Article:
Great article here about renowned professor Yale Kamisar ‘s retirement(yes he’s that important he has his own wiki page). He’s also sometimes referred to as the father of Miranda (Miranda v. Arizona), which created the reading of Miranda Rights or Warnings to criminal defendants, preceding any custodial interrogation. It’s the notorious Cops catch phrase, “you have the right to remain silent, anything you say can and will be used against you…” which stems from your Fifth Amendment Right against self-incrimination.

Although I never had the pleasure of taking a class with professor Kamisar, I have heard many stories of his legendarily intense lectures, which sound to me more like custodial interrogation than anything else. What strikes me the most about prof. Kamisar, aside from his legendary writings, is his inquisitiveness and realness when it comes to legal issues. He seems like the exact sort of professor that would inspire his students to follow in his footsteps of greatness. His retirement shall be strongly felt, and USD Law will be hard pressed to replace him. (Which is not to say that certain other quasi-celebrity Criminal Procedure profs aren’t similarly entertaining and noteworthy– the phrase “no thank you officer, I’d rather not say” comes to mind.)

On behalf of USD Law students I’d like to thank Professor Kamisar for his 11 years of service.

Posted in SCOTUS, The Law, U.S. Statutes, Uncategorized, USD Law | Tagged: , , , , , , , , , , , | Leave a Comment »

The RAP strikes again!

Posted by brightcoast on May 10, 2011

aka The Rule Against Perpetuities aka the biggest pain in the ass Real Property Law has to offer.

The Rule states, “No interest is good unless it must vest, if at all, not later than twenty-one years after the death of some life in being at the creation of the interest.”

Here is the link to the article detailing (well not much detailing) how Mr. Wellington R. Burt made it so that the vast majority of his fortune would not be distributed to his children, or even grandchildren, but rather 21 years after the death of the last grandchild. Here’s where the issue may lie. Although there is the possibility that this is the good ‘ole class gift subject to open, I can’t help but wonder whether for RAP purposes, the last grandchild would have to be a life in being at the time the will was created, which is technically impossible.  Perhaps only a grandchild had to be a life in being at the time the will was created, thus validating the binding nature of the lack of distribution until after the last grandchild’s death + 21 years. (The language is eerily similar to the rule itself, presumably on purpose, so as to avoid invalidation via the RAP).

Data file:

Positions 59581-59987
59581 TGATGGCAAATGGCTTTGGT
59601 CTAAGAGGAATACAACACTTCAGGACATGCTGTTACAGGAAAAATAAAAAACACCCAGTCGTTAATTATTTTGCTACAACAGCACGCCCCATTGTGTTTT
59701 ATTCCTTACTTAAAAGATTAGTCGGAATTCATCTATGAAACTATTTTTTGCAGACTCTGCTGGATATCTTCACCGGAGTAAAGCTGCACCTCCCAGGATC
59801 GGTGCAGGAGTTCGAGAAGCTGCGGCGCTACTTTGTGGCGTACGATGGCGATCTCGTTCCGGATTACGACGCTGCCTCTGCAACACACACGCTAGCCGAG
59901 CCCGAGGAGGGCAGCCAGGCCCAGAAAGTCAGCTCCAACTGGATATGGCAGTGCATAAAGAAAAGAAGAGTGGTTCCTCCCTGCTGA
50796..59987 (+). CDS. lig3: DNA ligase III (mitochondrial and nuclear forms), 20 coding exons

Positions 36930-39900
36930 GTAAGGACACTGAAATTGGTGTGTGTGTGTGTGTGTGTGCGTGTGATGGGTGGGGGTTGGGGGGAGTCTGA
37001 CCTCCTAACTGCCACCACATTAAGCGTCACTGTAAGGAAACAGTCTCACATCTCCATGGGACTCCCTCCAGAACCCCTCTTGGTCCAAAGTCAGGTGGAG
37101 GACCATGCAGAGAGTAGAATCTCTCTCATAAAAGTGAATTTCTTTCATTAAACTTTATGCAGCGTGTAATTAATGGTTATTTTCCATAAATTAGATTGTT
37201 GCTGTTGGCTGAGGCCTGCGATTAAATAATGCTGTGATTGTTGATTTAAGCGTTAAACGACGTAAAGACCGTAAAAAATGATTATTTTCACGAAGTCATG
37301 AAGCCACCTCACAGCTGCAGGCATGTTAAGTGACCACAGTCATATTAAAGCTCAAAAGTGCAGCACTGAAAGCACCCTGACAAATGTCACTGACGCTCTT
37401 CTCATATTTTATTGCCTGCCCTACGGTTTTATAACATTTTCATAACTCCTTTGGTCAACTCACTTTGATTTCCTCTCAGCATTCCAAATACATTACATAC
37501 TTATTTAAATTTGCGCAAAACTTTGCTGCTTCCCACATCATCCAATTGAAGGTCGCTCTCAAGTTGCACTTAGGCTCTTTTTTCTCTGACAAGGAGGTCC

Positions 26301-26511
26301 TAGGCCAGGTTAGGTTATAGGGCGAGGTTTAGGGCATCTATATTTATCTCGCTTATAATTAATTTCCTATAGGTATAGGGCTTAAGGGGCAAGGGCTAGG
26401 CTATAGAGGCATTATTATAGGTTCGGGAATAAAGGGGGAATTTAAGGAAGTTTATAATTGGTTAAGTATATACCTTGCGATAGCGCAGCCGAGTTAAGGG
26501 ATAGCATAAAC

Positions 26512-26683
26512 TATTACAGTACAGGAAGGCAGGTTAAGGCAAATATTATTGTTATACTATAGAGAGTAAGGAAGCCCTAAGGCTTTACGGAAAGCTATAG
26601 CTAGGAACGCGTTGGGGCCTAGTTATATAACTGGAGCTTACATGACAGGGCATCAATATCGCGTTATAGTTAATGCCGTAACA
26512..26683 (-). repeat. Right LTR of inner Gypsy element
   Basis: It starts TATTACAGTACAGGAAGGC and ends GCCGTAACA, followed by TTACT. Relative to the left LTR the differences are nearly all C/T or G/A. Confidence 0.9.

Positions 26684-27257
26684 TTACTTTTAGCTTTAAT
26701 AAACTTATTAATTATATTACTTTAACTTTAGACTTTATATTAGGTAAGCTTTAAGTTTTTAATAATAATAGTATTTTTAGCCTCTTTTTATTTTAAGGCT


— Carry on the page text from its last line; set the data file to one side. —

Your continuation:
Perhaps more interesting though, is the fact that this is a featured news story on Yahoo News’s front page, which suggests that non-lawyers are actually remotely interested in reading about the types of stories that lead to confusing legal principles that still linger though most of the dynastic wealth/dead hand control is nowhere near what it used to be. (Think feudalism).

It’s further intriguing to ponder what estate tax will apply to the corpus of someone’s estate who died in 1919, but was/is not distributed until 2011.

Posted in CA Bar Exam, Taxes, The Law | Tagged: , , , , , , , , | Leave a Comment »

Irrelevant (?) Con Law thought of the day:

Posted by brightcoast on May 3, 2011

Police and governmental officials can legally search your trash once you put it out onto the curb, yet environmental laws prevent you from burying your trash in the backyard or setting it on fire to destroy the evidence. There’s got to be a violation of some constitutional right in there, not to bear witness against yourself by having no alternative choice to putting your trash on the curb? Do the federal environmental laws preempt the state’s right to have access to your garbage? I’m wondering whether any criminal defense attorney has ever challenged the trash laws via this avenue…

Posted in Environment, The Law, U.S. Statutes | Tagged: , , | Leave a Comment »

 
Follow

Get every new post delivered to your Inbox.

Join 95 other followers